When I was 15, I started dating a boy called Jeff*.
I'd first met him while he was dating my friend Dana*. We shared the same sprawling group of friends that would cluster around the mall parking lot of Friday nights and wander aimlessly in and out of the same Hot Topic, PacSun, and Auntie Anne’s, all dressed to the nines in the loudest, most ridiculous approximations of goth, punk, and skater fashion we could dream up.
Of course, all fell in and out of love with one another every week or so. Jeff and Dana were the golden couple of the group, but when they eventually broke up, I started noticing just how cute Jeff was. I was startled to realize that he was looking at me, too. After triple-checking with Dana that she was okay with our burgeoning crushes on one another, he and I started dating. He lived 45 minutes away from my miniscule town and went to a different high school, but he had a car, and we were determined to make it work.
Jeff had gorgeous brown eyes and the biggest smile. He was sensitive, soft-spoken and a bit shy, loved skateboarding and ska, and half his wardrobe was emblazoned with checkerboard prints. He was the sweetest boy I’d ever met, and it didn’t hurt that there was some serious chemistry between us.
Everything was going well until my parents started asking about my new boyfriend. There was no hiding the lingering late-night phone calls or the uptick in requests for rides to the mall. My parents had always been fairly lenient about my boyfriends, but I knew this time would be different. See, no matter how sweet, caring, or respectful Jeff was, or how well he treated me, there was one big problem. Jeff was black.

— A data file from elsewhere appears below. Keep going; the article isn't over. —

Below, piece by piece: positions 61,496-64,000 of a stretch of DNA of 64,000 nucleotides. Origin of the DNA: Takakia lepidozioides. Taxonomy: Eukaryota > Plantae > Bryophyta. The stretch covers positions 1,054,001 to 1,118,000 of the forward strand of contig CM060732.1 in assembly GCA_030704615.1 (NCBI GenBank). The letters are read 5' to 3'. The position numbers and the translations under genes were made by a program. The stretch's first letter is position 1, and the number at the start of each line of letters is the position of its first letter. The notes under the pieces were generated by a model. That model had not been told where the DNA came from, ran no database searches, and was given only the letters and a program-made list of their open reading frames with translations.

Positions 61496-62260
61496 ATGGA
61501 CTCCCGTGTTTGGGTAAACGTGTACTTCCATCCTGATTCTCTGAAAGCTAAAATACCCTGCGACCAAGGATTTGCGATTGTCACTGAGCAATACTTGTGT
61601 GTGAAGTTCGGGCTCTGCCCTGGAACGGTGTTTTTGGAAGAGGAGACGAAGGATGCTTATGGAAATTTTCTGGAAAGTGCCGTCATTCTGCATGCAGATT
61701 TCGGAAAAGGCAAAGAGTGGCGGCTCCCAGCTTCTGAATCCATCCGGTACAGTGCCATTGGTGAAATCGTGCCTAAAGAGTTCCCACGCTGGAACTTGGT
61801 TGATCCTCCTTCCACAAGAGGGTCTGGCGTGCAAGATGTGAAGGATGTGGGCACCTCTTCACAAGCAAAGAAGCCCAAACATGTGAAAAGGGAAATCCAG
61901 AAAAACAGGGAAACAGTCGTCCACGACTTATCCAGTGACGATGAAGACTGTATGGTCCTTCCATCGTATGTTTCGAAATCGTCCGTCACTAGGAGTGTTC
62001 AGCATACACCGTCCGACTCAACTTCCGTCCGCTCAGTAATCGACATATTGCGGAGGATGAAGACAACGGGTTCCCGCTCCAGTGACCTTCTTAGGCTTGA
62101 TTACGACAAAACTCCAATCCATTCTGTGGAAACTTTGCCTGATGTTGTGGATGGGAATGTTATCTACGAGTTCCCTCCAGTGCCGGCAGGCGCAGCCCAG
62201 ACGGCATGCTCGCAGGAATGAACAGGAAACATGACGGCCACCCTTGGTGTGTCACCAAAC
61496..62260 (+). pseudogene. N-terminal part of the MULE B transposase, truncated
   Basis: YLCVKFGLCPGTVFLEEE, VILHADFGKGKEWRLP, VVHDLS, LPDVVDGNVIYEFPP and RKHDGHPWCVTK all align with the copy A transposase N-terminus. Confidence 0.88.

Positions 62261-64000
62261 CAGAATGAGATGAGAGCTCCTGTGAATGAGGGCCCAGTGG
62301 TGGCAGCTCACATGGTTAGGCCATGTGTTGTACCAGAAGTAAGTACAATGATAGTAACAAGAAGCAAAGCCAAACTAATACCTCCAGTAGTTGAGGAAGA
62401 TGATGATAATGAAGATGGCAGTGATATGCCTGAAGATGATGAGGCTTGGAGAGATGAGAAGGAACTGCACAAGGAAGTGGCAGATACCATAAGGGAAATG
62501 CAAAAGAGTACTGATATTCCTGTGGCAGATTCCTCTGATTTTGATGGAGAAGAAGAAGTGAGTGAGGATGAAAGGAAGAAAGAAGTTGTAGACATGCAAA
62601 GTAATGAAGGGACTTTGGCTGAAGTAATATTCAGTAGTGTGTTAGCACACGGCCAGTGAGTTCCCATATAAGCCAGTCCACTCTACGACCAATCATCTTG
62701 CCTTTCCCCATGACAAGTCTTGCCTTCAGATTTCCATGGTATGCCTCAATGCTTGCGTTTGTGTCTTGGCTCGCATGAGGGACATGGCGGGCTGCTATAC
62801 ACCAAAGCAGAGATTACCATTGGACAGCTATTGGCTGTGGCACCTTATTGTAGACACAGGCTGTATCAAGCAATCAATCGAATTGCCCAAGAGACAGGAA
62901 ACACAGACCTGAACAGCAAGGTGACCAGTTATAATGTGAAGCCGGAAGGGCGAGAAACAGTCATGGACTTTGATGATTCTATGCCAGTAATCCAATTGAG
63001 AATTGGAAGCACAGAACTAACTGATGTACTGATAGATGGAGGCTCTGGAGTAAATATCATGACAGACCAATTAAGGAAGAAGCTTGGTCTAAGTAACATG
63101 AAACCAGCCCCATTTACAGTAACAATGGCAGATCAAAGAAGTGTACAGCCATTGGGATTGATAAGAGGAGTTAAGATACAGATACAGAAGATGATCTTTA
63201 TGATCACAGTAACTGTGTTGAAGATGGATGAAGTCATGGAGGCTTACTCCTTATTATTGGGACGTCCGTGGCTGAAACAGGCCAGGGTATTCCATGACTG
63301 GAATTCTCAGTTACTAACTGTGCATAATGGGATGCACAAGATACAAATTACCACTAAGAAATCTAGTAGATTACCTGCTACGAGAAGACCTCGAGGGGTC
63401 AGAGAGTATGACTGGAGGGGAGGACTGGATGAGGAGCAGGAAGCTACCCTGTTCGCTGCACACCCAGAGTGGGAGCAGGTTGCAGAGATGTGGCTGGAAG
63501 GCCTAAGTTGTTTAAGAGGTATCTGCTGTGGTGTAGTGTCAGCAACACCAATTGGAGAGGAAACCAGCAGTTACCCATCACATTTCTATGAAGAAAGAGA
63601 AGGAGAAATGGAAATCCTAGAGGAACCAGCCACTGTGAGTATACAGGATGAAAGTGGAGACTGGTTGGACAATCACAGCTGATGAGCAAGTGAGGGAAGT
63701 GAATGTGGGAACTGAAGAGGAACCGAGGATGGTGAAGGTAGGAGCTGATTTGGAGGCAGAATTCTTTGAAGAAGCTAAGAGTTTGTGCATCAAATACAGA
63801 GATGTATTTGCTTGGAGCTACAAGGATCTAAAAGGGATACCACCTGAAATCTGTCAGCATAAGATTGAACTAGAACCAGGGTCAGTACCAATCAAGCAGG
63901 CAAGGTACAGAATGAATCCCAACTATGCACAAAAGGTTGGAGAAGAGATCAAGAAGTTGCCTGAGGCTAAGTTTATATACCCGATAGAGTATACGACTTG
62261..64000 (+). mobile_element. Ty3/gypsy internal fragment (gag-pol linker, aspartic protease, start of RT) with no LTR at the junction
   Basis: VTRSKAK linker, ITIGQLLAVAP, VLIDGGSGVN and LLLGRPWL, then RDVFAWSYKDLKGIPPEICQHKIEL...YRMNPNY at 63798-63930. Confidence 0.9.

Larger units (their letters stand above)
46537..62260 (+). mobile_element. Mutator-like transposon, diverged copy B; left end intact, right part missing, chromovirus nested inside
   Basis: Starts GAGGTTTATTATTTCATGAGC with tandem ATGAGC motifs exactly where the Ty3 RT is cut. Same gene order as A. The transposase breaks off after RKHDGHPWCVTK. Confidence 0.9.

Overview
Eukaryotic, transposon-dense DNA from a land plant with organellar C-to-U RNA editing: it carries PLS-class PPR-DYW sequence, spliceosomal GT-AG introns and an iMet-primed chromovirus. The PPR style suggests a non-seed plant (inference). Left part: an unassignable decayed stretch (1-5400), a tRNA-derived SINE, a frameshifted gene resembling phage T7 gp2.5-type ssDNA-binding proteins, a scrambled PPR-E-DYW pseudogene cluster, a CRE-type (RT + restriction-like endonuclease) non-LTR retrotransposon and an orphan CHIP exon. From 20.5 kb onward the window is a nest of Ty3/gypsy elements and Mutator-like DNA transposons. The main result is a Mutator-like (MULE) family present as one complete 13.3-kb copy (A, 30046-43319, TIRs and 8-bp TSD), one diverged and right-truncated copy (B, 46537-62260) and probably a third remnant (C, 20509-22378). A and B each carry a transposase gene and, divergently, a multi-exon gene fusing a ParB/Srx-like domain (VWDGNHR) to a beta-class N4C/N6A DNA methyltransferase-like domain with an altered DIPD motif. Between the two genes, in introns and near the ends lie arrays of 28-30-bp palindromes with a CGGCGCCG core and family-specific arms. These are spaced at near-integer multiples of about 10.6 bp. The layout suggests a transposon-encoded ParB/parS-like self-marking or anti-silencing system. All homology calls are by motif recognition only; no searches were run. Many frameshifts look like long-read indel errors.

Or rather, as he liked to say, he was a “Halfrican.” Jeff’s mother was a white Jewish American, and his father was a black Englishman. He lived with his mother in a lovely house in a very nice part of New Jersey, and got good grades at his posh high school. To any normal person, he sounds like exactly the kind of guy you’d want your daughter to fall for.
Unfortunately, my Irish Catholic dad didn’t see it that way. He is an unapologetic racist, as are the majority of my other family members. It’s a part of him I saw so often during my formative years that I learned not to question it out loud, but I realized early on that it was wrong.
I never really had to deal with his contemptible views head-on until I started dating Jeff. Once he discovered that I was dating a biracial boy with dreads, he lost it. He shouted and seethed and refused to let me speak to Jeff on the phone anymore. Seeing him was out of the question.
To my despair, my mother quietly agreed with him, saying, “It’s just not right.” They relayed the news to the rest of the family, and the reactions were even worse. It became a family "issue." The rest of the family was "worried." Dad screamed at me whenever he saw me reach for the phone.
The worst part was trying to explain the situation to Jeff. Whatever I was feeling at that moment was undoubtedly a thousand times worse for him. While I wept from the shame of my family’s ignorance and unfairness of it all, he was forced to internalize the hateful message beneath it. All because we loved each other.